1 cup of frozen mixed vegetables, i.e. diced carrots, peas and corn kernels, thawed, rinsed and drained.
1 head of shimeiji mushrooms, broken into pieces and rinsed. Sliced brown mushrooms may also be used.
1 large onion, peeled and diced
4-5 fresh button mushrooms rinsed and sliced, or 1 head of shimeji mushrooms, rinsed and only
milk powder mixed with 1/2 cup of water (can be replaced by equivalent of full-fat cream if available but do not replace with fresh milk or UHT milk as the latter two are not sufficiently aromatic)
2 tbsp granulated sugar
salt to taste
1 tsp of pepper
sufficient oil for deep frying

To prepare bread toast, first fill a wok with sufficient wok to sit at least half the height of the bread toast.
At medium-high heat, deep fry one side of the bread toast until it is lightly brown. Flip carefully onto the other side deep fry until lightly brown as well. Flip back to first side for a couple more seconds until toast is golden brown. Repeat for the other side. Drain and set aside to cool down slightly. Be careful to keep a watchful eye over the toast at all times throughout the whole process as the browning occurs very rapidly. Please make sure that the oil is sufficiently hot before adding the toast or the bread would end up soaking up some of the oil. To prevent the latter from happening, it is also better to use bread which is at least 1 day old as described above.

While waiting for the bread to cool, prepare the filling.
Saute chicken slices quickly over a saucepan on medium-high heat until the exterior turns pale. Add prawns and squid rings and saute quickly until the prawns are just cooked. Transfer to a plate and set aside.
Saute mushrooms slightly until aromatic and set aside.
To prepare a Bechamel sauce, first make a roux by melting butter over a heated work at medium-low flame. Saute the diced onions quickly until they turned translucent and aromatic. Do not raise the temperature too high or the milk solids in the butter may brown.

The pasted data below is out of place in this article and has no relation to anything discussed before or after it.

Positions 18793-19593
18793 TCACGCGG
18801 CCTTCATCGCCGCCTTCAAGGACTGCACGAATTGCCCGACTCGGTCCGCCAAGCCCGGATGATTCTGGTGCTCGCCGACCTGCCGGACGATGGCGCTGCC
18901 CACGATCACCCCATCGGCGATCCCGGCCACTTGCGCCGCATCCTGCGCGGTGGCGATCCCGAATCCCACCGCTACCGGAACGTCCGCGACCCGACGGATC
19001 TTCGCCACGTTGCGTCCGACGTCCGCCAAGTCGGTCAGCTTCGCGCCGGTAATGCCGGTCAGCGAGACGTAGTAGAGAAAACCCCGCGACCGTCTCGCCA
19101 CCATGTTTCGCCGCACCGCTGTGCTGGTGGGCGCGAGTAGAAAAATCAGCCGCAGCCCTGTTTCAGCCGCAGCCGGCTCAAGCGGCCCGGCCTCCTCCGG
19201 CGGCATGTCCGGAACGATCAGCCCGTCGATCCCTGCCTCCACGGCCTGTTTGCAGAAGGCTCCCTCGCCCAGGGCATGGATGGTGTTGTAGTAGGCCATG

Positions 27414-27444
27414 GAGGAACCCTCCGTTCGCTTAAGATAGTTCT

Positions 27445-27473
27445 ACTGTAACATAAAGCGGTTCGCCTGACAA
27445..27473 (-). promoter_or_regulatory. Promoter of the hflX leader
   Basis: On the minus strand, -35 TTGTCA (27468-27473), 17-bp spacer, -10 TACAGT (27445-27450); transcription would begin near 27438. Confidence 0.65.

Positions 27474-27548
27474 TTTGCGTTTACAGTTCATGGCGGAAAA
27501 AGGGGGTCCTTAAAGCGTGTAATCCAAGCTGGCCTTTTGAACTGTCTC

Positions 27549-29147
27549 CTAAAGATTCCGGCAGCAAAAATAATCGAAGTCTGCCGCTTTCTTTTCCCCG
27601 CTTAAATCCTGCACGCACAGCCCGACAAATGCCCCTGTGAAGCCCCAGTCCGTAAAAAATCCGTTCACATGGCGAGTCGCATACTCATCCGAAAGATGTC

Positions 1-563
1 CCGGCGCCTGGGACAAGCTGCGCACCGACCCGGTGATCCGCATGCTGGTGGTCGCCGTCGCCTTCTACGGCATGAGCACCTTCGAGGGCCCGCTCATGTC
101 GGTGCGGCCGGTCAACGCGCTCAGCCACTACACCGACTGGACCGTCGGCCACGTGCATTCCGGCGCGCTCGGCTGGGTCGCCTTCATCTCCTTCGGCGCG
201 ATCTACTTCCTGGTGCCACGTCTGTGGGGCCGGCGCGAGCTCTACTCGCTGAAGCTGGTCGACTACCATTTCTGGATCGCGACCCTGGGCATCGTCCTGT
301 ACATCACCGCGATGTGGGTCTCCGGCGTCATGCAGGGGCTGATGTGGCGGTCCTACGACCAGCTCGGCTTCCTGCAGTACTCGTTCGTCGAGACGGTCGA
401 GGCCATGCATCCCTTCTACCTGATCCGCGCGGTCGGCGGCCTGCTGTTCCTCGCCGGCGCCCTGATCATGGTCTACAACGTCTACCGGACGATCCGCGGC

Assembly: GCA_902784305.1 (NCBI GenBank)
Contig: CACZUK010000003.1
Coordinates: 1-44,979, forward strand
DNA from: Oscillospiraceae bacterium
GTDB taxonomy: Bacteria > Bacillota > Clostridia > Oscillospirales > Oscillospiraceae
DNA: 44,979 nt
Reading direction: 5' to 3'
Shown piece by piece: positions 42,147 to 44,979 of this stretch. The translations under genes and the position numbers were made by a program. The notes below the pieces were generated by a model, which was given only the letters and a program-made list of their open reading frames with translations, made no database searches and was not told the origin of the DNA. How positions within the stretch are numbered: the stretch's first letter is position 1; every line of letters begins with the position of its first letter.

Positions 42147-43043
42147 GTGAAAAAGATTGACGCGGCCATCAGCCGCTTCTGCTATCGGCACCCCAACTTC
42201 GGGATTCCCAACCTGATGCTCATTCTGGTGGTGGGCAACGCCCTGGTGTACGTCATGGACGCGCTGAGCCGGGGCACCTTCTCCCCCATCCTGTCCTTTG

Add flour and stir fry slightly to form a clumpy mess and until it is fragrant.
Add bouillon stock, followed by full-fat cream or milk powder-water concoction, and quickly stir to amalgamate the roux into the stock to form a sauce.
Return sauteed meat, seafood, mushrooms, as well as frozen vegetable to the sauce and continue to stir until thickened.
Add sugar and adjust the taste with more salt if necessary.
Adjust the consistency with more starch-water concoction if necessary.
Set aside to cool down slightly.

To assemble, first make parallel slits with a small/paring knife around perimeter of the fried toast, about 5mm away from the brim to form a “square cover”. Be careful not to cut through.
Carefully remove the cut out square cover by sliding the knife below the cover and run parallel to it.
Using a spoon, flatten the bread texture within the cavity to create more room for the chowder filling.
Ladle sufficient chowder filling into the dug out cavity.
Serve immediately with another cracking of fresh pepper over the top.

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I am submitting this post to Asian Food Fest #10 Aug 2014 : Taiwan hosted by travelling-foodies.

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5 responses

  1. yum…my… had that when I was in Tainan. =)

    August 12, 2014 at 2:18 pm

  2. That is some complex bread!

    August 12, 2014 at 2:56 pm

  3. We had this at Anping. Not too bad. Now with your recipe, I can prepare this at home. Thanks.

    August 31, 2014 at 12:42 pm

  4. Pingback: Foreign Geek | East Asia's Tastiest Street Food - Foreign Geek

  5. Pingback: Tainan Street Food 台南小吃 | Pot Gardening